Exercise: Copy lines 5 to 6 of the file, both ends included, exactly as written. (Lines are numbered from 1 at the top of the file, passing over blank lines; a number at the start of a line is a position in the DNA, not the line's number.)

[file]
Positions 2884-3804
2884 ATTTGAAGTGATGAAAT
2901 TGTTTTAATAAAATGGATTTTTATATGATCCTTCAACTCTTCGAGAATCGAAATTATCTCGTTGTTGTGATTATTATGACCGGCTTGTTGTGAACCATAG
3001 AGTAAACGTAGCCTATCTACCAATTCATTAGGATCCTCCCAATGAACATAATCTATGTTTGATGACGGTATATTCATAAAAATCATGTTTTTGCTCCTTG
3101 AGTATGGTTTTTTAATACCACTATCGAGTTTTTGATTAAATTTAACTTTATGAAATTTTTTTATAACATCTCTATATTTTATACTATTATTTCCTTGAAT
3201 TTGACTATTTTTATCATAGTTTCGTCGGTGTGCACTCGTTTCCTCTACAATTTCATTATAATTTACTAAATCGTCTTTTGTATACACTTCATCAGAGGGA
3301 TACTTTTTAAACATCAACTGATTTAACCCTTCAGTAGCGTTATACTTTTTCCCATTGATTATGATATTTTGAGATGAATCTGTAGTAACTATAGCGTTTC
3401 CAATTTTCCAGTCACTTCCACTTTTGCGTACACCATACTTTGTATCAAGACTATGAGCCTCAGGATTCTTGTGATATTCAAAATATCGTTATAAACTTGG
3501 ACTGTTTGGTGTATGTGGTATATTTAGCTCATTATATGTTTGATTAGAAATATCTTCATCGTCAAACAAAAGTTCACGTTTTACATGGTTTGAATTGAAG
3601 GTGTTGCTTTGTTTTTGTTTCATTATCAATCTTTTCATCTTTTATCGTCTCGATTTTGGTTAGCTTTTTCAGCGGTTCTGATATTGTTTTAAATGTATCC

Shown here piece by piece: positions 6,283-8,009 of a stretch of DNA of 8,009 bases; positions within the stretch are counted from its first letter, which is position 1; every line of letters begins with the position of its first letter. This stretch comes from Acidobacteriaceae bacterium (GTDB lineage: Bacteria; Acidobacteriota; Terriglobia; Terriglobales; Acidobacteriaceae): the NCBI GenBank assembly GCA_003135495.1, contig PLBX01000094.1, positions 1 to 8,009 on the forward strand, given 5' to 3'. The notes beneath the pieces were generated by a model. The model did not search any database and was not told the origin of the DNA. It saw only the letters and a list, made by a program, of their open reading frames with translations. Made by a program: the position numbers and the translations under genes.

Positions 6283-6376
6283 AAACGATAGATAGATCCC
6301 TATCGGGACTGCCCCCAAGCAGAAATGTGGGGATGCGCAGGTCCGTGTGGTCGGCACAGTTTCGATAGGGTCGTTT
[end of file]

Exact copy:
3101 AGTATGGTTTTTTAATACCACTATCGAGTTTTTGATTAAATTTAACTTTATGAAATTTTTTTATAACATCTCTATATTTTATACTATTATTTCCTTGAAT
3201 TTGACTATTTTTATCATAGTTTCGTCGGTGTGCACTCGTTTCCTCTACAATTTCATTATAATTTACTAAATCGTCTTTTGTATACACTTCATCAGAGGGA